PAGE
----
When Something Needs Fixing, Try the Simplest Solutions First

Jun 18, 2010 by

Note: I actually wrote this about four months ago and never published it for some reason, hence the odd time-frame references you’ll notice.

During the decade I spent working in retail sales/management in the auto repair industry, it was often a duty of the position I held to explain the various car repairs that were necessary to get the clients’ cars back up and running again.

Anyone who’s ever spent any time diagnosing and performing auto repairs knows that it isn’t an exact science, especially when you consider today’s sophisticated technology.  Whenever the time would come in the diagnostics process where it was time to try something, I would explain it to the client this way: Whenever it’s not possible to diagnose the problem 100% accurately, you have to try something.  When this is the case, you start with the simplest solutions and progress from there.

Sometimes I need to be reminded to follow my own advice.

Since I launched this site seven days ago, I’ve gotten several hundred visits from a variety of sources; emails I’ve sent, Twitter retweets, blog comments I’ve left for other writers, etc.  I’ve already began to establish external links and my blog posts have enough keywords that they should be beginning to rank in the search engines.  Yet when I check my blog statistics, none of the traffic I’ve gotten in the last week has been from search.  NONE OF IT!!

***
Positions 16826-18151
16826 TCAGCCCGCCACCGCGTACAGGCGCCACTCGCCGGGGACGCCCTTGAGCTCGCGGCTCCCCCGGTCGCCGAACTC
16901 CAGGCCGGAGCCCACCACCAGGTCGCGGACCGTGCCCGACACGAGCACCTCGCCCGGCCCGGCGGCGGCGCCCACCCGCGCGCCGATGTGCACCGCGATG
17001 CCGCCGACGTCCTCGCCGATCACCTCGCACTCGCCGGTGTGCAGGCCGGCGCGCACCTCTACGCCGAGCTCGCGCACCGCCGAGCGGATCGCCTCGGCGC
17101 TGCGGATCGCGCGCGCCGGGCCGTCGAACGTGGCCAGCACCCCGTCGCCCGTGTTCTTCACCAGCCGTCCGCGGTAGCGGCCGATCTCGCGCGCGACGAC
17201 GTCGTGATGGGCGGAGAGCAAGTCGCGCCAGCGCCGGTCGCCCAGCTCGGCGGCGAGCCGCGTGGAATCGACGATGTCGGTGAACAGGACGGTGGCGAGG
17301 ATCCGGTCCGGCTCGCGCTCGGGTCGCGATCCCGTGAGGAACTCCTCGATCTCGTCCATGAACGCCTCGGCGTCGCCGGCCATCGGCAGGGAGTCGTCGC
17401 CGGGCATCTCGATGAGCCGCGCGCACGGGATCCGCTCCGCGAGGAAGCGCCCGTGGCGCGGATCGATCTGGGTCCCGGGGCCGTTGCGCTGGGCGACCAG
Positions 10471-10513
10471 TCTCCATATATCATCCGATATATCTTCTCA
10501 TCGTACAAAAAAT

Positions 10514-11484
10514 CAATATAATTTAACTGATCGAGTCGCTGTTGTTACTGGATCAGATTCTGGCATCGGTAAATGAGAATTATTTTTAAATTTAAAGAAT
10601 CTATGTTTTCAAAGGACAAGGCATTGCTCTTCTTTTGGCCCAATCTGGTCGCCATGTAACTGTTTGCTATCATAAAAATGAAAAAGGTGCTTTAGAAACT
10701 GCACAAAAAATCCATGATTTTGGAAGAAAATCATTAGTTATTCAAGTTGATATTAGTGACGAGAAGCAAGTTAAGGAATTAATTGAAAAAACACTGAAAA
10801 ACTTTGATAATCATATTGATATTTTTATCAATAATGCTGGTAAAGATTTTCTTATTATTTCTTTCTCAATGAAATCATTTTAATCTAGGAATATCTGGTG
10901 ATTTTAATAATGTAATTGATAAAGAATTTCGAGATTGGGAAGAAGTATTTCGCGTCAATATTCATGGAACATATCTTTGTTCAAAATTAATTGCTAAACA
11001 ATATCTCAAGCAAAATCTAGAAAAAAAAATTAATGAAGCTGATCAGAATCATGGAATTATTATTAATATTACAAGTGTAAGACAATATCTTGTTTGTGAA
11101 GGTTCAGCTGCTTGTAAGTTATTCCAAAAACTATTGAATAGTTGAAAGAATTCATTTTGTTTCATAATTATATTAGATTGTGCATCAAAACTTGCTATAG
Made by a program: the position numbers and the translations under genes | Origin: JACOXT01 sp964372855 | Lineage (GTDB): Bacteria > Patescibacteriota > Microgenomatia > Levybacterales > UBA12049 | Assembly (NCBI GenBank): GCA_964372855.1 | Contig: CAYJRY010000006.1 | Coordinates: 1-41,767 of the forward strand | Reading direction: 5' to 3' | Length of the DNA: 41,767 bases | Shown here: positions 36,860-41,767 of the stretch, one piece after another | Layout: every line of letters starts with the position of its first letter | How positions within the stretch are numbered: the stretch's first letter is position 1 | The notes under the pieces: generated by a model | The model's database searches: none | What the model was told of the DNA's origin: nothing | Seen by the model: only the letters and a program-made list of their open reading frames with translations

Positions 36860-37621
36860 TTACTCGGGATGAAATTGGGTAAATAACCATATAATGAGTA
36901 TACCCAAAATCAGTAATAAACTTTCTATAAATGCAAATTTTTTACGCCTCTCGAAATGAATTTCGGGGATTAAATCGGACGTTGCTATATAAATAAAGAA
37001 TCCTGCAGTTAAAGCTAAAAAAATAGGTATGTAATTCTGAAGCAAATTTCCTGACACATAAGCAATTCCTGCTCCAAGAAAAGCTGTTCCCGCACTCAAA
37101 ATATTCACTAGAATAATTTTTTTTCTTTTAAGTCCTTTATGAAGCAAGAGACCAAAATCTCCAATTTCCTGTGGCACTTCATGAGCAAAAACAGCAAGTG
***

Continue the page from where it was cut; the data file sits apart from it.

Source: store.pcidiot.com

I actually first noticed this fact the other day, but I didn’t think anything of it until today when I realized it’d been a week without a single hit from ANY of the search engine sites.  So I started to do some digging.

The first thing I checked was my “Google XML Sitemap”, a useful plugin that rebuilds and resubmits my sitemap to Google anytime the content of my blog changes.  Everything seemed fine and the last update was today.  Weird.

The next thing I looked into was whether the site needed to be submitted manually.  So I went through and entered the site manually to Google and Yahoo, and I subsequently added my application ID in the appropriate box in WordPress.  Still nothing.

So I then messed around with a variety of other ideas I had as to why the site wasn’t registering in any of the search engines.  I finally resorted to the wordpress.org codex, a useful troubleshooting resource that has gotten me out of a jam or 10.  I looked around and found a few potentially helpful tidbits when I stumbled upon a post suggesting that perhaps the blog privacy settings were set to exclude search engines.

No.  It. Couldn’t. Be. That. Simple.

So I hopped back into the dashboard and clicked on the ‘privacy’ link.  I was almost hoping this wasn’t the solution because it’s the first thing I should have checked. This is what I saw:

internet marketing, grand rapids mi, web strategy development, mike july

In summary, I spent two hours screwing around to solve a problem that literally should have taken 90 seconds to locate and fix if I had used my head – and got to feel like a dumbass in the process.  Oh well – at least I got a bit of material for a blog post out of the deal.